Tuesday, March 29, 2011

Splintered Light Hares WIP

Some work-in-progress of my Splintered Light Druid's Children hares. I tried dry-brushing the fur. It looks great on the table, much better than these photos show, but is very time consuming. I'll be trying a different technique on the rats. As for color schemes, the red coat below is just a base coat of the shadow color. I still have a  lot more work to do on these coats. The archers will have green jackets. The 'guard' units might have royal blue--not sure yet. I'm thinking of using 2nd Edition of Warlord from Reaper.

Saturday, March 26, 2011

Road to Victory: 130. Panzer Lehr Division

It was beautiful weather today for a military reenactment: not a cloud in the sky, a slight breeze, and temps in the mid-80s. Granted, it was a bit warm to be wearing a wool uniform. As one of the organizers said, WWII uniforms weren't made to be worn in Florida.

We arrived shortly after 10 o'clock this morning. The festivities were in full swing. Since my wife was feeling under the weather, it was just Jeremy and myself today. We were hoping to take our neighbor, Bill Peebles, but he was out of town this weekend. Bill is an 86-year-old WWII vet who served in the 36th "Texas" Infantry Division from 1940 to 1943 as a .30cal machine gunner. He was in North Africa, landed in Sicily, fought at Anzio and into Rome, and then landed in the South of France. He ended his service as a gunner in the Air Commandos. He was wounded five times and survived being shot down over Germany. I'll have a special blog post soon about Bill and what he did for Jeremy a few weeks ago.

130. Panzer Lehr Division Reenactors
This evening's photos are of the 130. Panzer Lehr Division 5. Kompanie, a reenactment group here in Central Florida. (Click here for their website.) They have a sidecar and a "mobile" museum. The museum has a large collection of authentic artifacts, many of which were brought back by US servicemen after the war. Since I collect china, I enjoyed looking at china and silverware that once belonged to Adolf Hitler and Eva Braun. A bit creepy to think they ate off the same plates I was looking at. Anyway, I bet you all are more interested in the hardware, so on with the photos!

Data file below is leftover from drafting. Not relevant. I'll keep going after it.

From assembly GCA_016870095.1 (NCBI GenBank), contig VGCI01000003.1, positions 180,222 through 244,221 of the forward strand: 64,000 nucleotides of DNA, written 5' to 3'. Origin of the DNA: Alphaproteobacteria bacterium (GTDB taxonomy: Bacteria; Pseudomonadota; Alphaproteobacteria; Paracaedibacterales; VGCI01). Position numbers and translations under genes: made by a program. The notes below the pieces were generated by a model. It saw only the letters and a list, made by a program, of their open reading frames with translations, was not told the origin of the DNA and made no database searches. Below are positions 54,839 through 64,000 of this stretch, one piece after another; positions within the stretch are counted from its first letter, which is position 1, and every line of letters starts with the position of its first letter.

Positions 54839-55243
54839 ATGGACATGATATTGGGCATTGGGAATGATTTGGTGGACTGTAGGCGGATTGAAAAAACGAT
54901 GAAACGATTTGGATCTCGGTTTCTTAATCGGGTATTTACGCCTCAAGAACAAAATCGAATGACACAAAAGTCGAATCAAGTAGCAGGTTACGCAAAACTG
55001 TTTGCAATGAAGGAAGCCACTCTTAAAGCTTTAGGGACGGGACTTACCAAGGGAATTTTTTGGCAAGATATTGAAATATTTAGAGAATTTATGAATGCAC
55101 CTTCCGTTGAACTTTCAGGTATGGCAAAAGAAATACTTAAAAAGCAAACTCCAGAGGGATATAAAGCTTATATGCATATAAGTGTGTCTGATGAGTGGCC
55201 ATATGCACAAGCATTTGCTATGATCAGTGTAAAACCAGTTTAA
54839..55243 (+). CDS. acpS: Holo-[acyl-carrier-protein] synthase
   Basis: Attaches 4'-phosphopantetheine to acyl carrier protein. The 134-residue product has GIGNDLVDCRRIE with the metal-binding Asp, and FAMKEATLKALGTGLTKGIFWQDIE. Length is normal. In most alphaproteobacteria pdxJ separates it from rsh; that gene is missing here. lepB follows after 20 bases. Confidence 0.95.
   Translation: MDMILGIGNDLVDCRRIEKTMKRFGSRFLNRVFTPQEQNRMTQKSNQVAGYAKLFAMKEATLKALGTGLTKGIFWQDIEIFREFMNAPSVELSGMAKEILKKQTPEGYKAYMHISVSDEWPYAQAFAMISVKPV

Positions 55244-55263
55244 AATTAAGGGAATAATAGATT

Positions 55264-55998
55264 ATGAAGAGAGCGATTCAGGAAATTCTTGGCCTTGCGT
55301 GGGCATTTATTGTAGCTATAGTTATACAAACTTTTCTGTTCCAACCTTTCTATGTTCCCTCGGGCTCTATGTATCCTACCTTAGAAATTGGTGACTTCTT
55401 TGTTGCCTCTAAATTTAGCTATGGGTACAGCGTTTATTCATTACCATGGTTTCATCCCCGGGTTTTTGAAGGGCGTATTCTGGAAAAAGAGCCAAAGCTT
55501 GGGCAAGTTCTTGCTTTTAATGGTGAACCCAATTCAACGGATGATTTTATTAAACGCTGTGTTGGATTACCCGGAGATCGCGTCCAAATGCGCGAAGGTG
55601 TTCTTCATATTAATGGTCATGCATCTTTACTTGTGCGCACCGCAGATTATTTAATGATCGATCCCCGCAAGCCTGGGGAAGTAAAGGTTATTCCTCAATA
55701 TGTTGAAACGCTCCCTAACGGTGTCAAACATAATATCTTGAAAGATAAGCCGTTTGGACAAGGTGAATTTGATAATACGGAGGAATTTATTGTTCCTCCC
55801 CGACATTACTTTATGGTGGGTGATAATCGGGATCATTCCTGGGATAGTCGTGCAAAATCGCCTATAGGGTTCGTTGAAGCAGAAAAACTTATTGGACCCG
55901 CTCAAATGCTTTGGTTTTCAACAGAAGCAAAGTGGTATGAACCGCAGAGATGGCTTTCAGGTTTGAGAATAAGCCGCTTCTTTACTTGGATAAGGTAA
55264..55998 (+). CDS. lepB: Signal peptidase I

MG42 and ammo boxes.

Motorcycle and sidecar.

In a rare moment, a German commander gives a friendly lift to a couple of American GI's on the promise of giving them some fresh strudel and hot kaffee. He might have been lying...
The Mobile World War II Museum

This original PIAT caught my attention. I can see why it took a brave soldier to fire one of these!

The German's encampment.

The kompanie lines up for a weapons demonstration.

Two young French partizans wander into the SS road block during the Normandy invasion. Luckily, their papers were in order and were allowed to pass.

Watching the German road block and waiting to attack are the lead elements of an American recon force. They'll have to hold the line until the M-8 Greyhound and rest of the force can catch up. Stay tuned for more reenactment photos, including American WWII units, Signal Corps, Vietnam, Union Civil War artillery, and modern equipment. And the battle at the road block!

Friday, March 25, 2011

Look Into My Eyes

I've been playing miniature games for several years now but have been painting miniatures for only the past three years. And I've been going extremely slowly at that! My biggest fear has been painting faces and eyes, especially eyes. Most miniature painters fear eyes for good reasons.

I attempted to paint eyes on the first figure I painted way back this month in 2008, my pirate below. The face is really basic and the eyes are creepy! Pretty good for a first attempt though. I still love this little figure. But those eyes! Shiver me timbers!